Rich people do crazy things with their money, but no one’s ever accused billionaire New York City mayor Michael Bloomberg of being the kind to throw money away on a lost cause. So some observers are confused by his $12 million ad buy during Congress’s Easter recess. Bloomberg’s ads push for the expansion of legally required background checks to include private sales, a move that close to 90% of Americans support, including 74% of NRA members, according to Republican pollster Frank Luntz.
Bloomberg’s not the only one pushing the issue this week. Backed by the mothers of victims of gun violence, an impassioned President Obama held an event at the White House on Thursday morning touting his multifaceted gun-control package and singling out the background-check issue in particular. “Ninety percent of Americans — 90% — support background checks,” Obama said. “How often do 90% of Americans agree on anything?” Groups allied with Bloomberg, like Gabby Giffords’ Americans for Responsible Solutions, are also launching a background-check blitz.
So why make a big push to influence public opinion when public opinion’s already on your side?
The answer lies in the stalled negotiations between Democratic Senator Chuck Schumer and Republican Senator Tom Coburn over gun legislation in Congress. How that standoff is resolved will determine whether the latest gun-control effort, launched in the wake of December’s killing of 20 children and 6 adults in Newtown, Conn., goes anywhere.
Federal law already requires commercial gun sellers to run a background check on a gun buyer before the sale of a weapon, and to keep a paper record of the sale. But sellers at gun shows and in private sales don’t have to do either. While increased background checks are popular, Coburn and the NRA say there is less support for expanding paper records, which gun-rights advocates warn could be used to create a national database of gun ownership that might allow the government to confiscate firearms. Gun-control groups, and Schumer, say any bill without the paper records would be meaningless.
The paper-record issue constitutes the last unresolved detail preventing broad Republican support for expanded background checks. Schumer had already agreed to a raft of other compromises, including:
- Exempting holders of concealed-carry permits from background checks
- Exempting intrafamily sales from the checks
- Establishing an online portal for checks so that rural sellers don’t need to travel to comply with the law
- Allowing vets diagnosed with mental illness to seek a reassessment of their case
- Flexibility in who would retain the paper records (the private seller, a local licensed seller or even the gun manufacturer)
“We got nine-tenths of the way with Coburn,” says one senior Democratic Senate staffer. But the Oklahoma Republican argued that conservatives simply wouldn’t support a bill that expanded record keeping, even one that merely extended the existing system for commercial sales to private sales. Schumer said gun-control groups felt strongly that expanded background checks without record keeping would be meaningless. The two sides amicably agreed to test the support for those positions on both sides.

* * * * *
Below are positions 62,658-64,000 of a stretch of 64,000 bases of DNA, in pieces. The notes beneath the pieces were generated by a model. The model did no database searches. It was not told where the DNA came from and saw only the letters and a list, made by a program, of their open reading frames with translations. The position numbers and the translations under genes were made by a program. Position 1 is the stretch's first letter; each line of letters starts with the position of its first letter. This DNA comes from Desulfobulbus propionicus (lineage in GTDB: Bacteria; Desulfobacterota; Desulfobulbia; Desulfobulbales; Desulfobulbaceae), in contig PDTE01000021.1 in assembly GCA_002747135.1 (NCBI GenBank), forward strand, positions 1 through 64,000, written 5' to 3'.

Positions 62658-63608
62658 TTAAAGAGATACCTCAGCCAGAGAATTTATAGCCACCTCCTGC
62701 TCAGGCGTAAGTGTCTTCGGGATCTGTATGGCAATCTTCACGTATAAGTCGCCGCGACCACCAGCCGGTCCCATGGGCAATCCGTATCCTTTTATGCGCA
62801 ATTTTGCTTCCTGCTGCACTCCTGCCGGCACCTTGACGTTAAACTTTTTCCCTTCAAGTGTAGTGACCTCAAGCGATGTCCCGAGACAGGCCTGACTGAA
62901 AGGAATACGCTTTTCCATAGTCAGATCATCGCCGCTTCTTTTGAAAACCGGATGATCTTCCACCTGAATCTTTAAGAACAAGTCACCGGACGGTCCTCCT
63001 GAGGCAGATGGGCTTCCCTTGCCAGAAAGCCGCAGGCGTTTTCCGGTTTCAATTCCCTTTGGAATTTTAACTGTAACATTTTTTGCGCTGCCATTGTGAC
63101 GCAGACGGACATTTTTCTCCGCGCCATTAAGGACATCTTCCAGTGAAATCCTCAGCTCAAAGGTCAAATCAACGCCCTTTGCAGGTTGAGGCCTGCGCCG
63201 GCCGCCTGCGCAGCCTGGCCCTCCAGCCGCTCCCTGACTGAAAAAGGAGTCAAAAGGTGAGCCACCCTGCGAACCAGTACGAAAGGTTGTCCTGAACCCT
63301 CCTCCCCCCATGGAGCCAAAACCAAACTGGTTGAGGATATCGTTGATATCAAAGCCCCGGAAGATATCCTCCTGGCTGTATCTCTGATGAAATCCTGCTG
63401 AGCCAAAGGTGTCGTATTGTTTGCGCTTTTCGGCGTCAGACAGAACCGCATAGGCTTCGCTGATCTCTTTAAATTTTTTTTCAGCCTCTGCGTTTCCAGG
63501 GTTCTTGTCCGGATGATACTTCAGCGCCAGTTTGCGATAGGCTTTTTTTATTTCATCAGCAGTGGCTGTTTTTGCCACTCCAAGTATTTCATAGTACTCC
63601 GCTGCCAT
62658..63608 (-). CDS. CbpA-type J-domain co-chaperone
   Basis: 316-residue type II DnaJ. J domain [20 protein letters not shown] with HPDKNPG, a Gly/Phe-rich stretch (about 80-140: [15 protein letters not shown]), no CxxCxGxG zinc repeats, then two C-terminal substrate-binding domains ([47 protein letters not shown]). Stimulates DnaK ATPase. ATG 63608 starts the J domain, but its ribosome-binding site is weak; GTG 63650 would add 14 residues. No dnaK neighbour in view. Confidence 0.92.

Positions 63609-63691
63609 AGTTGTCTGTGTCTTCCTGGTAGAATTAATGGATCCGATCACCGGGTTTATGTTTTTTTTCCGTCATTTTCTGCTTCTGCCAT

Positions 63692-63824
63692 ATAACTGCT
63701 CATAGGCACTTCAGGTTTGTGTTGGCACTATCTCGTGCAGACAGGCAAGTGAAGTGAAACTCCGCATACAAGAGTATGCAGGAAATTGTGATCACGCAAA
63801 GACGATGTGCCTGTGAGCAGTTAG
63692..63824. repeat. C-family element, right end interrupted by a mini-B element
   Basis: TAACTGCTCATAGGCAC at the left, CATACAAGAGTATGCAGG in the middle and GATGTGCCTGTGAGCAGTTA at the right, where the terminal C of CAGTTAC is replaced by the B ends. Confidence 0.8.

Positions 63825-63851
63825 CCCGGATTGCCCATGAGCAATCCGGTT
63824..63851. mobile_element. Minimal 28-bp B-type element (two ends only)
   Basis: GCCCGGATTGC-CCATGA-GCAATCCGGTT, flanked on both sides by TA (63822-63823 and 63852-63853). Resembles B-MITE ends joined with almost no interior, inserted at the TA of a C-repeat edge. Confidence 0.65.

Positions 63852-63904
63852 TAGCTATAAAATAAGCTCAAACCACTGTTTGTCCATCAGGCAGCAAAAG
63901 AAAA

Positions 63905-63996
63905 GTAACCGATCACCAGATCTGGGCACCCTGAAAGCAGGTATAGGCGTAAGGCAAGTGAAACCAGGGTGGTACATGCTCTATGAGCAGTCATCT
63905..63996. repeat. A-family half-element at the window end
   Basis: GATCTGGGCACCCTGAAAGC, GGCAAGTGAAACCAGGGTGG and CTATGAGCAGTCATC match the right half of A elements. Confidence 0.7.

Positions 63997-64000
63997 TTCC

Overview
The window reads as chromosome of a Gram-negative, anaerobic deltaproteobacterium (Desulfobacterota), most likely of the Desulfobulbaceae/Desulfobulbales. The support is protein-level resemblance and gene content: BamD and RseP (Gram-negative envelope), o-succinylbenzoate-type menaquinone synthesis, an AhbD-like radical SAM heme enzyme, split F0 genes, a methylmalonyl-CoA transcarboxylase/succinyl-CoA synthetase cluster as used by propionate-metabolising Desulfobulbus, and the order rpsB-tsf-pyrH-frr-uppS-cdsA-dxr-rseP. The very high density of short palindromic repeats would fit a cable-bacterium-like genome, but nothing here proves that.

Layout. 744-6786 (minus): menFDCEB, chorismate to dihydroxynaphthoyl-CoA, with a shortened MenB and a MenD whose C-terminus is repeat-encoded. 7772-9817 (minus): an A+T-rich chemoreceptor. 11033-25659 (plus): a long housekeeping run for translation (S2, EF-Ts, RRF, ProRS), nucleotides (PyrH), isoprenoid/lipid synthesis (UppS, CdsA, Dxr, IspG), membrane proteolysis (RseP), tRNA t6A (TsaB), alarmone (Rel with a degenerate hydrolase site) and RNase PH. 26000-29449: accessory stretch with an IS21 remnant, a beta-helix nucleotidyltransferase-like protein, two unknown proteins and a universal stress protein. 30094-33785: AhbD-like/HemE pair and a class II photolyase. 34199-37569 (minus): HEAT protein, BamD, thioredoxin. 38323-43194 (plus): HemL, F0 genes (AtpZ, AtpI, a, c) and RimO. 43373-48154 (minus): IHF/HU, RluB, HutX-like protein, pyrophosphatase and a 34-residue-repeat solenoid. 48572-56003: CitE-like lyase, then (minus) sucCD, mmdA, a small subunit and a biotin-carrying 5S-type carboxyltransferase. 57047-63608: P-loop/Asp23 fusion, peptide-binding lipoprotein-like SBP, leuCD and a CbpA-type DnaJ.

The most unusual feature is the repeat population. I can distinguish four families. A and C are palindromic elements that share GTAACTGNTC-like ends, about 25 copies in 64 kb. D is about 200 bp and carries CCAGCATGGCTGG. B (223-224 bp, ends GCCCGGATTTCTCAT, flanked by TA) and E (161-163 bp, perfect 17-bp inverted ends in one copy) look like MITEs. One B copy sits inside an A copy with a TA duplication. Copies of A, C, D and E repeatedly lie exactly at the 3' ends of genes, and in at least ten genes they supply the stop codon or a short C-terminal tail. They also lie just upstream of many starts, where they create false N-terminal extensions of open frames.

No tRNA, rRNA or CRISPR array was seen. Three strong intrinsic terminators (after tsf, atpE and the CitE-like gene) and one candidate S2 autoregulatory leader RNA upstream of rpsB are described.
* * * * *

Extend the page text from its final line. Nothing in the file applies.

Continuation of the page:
Which gets us back to the ad blitz. The break in negotiations “gives an opportunity for some of the groups that have been trying to work this, including [Bloomberg’s] group and Gabby Giffords’ group, to test their abilities to put pressure on lawmakers and to organize,” says the Democratic staffer. “This will be a little bit of a test of these groups’ muscle,” says the staffer.
It also explains why Obama spent so much time Thursday passionately urging everyday Americans to make their voices heard. “Speak up, we need your voices in this debate,” Obama said. If your representative is not one of the 90% supporting background checks, Obama said, “then you should ask them, ‘Why not? Why are you part of the 10%?'”
There are three possible outcomes to the test of wills. Bloomberg and his allies could successfully pressure Republicans to back down on paper records, likely giving Obama a win on two of the four measures he sought in the wake of Newtown (a bill increasing the penalties for gun trafficking is likely to pass, while an assault-weapons ban and an expensive bill boosting school-safety programs are expected to fail). Alternatively, if the Bloomberg effort fails to pressure conservatives to accept paper records for private sales, gun-control advocates will have to decide whether to accept expanded background checks without paper records or scrap them entirely.
The last outcome would be a failure all around, given the broad support for universal background checks, and the evidence that they could do something to diminish gun deaths. Bloomberg’s group has compiled records claiming that last year 6.6 million guns were sold privately without background checks. And a Bloomberg News article says that “a 2004 Bureau of Justice Statistics survey of inmates convicted of gun crimes found that 80 percent acquired the weapons through a private transfer.”